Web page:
NEW YORK (Reuters) - A picture is worth a thousand words - or at least that is the philosophy behind a New York clinic that is creating Zika-inspired art to raise awareness about the virus.
At All City, a combination art gallery and pediatrics clinic, artist Shaun Crawford was hired on Thursday to create illustrations that will be made into an educational brochure.
“I decided to draw the mosquitoes and make them a little more aggressive than my drawings usually are that I do here,” Crawford told Reuters Television.
While the sketches got the attention of the clinic’s toddler patients, their greater aim is to help raise the awareness of their parents, who may be unaware of the dangers of Zika.
Among the dangers of the mosquito-born disease is microcephaly, a rare birth defect which is marked by abnormally small heads and developmental problems.
Health officials said on Tuesday that at least 483 people in New York had contracted the virus, including 49 pregnant women.
All the cases were either travel-related, or acquired through sexual contact. But there is concern that with New York’s extensive Dominican and Puerto Rican populations, the virus could easily spread if residents travel or family members visit.
The Zika outbreak was first detected in Brazil last year and has since spread to more than 50 countries and territories, many of them in Latin America and the Caribbean.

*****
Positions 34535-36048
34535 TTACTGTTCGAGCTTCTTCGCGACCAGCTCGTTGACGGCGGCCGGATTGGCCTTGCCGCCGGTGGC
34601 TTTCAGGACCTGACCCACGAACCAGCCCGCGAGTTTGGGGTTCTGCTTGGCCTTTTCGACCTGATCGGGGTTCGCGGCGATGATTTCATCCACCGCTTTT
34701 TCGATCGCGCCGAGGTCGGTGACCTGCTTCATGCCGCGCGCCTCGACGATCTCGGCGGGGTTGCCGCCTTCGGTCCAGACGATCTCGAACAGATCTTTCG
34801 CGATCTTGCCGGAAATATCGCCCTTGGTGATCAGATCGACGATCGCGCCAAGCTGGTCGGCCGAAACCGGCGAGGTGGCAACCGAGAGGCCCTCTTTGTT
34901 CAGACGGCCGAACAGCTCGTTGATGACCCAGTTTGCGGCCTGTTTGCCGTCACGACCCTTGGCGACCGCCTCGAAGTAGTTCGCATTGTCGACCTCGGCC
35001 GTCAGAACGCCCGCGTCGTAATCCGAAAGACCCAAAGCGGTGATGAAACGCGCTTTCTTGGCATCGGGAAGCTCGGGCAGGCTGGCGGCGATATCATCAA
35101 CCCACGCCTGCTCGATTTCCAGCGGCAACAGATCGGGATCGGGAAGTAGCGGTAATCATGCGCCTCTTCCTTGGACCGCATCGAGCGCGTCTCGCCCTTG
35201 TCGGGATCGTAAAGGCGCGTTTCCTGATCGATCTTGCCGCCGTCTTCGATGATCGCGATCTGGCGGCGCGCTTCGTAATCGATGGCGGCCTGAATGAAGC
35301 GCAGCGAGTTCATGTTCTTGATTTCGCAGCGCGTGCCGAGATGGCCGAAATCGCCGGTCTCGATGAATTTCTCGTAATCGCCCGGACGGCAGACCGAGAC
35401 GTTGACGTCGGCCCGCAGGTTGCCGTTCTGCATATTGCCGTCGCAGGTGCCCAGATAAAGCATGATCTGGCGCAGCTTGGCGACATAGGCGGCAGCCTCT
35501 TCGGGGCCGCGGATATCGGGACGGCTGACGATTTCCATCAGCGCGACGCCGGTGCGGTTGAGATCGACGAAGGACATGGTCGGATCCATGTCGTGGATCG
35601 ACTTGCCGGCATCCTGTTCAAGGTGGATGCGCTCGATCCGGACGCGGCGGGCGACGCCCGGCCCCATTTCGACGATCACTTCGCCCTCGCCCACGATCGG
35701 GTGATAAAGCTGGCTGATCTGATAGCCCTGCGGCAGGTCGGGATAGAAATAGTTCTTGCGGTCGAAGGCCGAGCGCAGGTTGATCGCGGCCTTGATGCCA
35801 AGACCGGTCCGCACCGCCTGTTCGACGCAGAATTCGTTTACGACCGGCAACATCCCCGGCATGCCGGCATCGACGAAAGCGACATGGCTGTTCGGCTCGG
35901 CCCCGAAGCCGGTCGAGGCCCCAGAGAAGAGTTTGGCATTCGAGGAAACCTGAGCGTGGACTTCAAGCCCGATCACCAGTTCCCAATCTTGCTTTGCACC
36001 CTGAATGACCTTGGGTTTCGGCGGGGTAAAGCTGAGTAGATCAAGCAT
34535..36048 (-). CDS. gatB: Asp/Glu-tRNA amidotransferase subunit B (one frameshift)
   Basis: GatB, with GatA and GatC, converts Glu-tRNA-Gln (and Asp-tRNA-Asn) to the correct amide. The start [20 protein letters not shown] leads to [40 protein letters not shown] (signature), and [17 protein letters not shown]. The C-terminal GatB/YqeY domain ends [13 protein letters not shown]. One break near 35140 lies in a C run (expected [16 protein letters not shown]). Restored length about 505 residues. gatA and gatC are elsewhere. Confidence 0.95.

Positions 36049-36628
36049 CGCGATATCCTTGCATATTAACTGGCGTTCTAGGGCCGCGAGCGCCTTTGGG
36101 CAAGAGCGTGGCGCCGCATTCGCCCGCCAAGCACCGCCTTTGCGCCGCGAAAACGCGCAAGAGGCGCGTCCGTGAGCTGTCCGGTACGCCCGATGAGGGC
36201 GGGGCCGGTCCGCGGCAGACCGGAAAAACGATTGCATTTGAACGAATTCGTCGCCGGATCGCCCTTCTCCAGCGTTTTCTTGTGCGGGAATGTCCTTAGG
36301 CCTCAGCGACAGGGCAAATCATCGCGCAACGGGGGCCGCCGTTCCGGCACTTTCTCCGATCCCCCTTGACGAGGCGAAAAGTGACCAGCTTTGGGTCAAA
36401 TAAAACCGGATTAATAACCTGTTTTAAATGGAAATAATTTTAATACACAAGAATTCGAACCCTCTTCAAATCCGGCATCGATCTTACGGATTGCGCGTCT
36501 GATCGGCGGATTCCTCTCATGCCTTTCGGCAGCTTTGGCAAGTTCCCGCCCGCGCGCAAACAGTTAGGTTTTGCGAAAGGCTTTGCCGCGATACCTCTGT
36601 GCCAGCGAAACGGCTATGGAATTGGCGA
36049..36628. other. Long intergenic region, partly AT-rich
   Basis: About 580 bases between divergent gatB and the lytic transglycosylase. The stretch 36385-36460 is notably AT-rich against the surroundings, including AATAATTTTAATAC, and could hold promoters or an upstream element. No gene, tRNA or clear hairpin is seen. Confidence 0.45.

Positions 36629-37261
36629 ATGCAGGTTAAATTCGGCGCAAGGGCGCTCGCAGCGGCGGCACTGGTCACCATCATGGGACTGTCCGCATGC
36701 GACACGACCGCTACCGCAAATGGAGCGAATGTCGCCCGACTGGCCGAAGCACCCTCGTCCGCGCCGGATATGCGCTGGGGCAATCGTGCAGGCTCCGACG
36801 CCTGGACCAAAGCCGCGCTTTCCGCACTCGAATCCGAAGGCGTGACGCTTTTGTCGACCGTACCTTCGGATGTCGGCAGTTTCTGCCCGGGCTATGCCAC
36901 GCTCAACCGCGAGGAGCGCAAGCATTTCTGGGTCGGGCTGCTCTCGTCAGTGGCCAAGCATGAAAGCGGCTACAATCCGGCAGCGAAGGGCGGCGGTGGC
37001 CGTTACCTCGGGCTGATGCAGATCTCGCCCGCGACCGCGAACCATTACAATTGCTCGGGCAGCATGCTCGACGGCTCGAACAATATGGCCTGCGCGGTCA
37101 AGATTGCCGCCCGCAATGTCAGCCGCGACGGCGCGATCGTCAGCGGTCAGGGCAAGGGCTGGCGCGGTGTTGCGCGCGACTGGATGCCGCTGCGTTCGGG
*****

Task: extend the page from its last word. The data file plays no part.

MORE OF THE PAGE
The clinic’s physician, Dr. Vladimir Barayev, said that the media had been flooded with information about Zika in a verbal form.
“When you put an image with something like Zika in particular, it opens people’s eyes,” he said. “Like, ‘Oh, I never realized that, no matter how much I heard about Zika, I never realized.’”
Even though the mosquitoes in Crawford’s sketches are harmless, their message is clear: Zika is a viable threat.
Florida health officials have found evidence of local Zika virus transmission in Miami Beach, one of the world’s most popular tourist destinations, a source familiar with the investigation said on Thursday.
Zika is transmitted to people through the bite of an infected Aedes aegypti mosquito. The insects are found in almost all the countries in the Americas.
Writing by Ian Simpson in Washington; Editing by Bernard Orr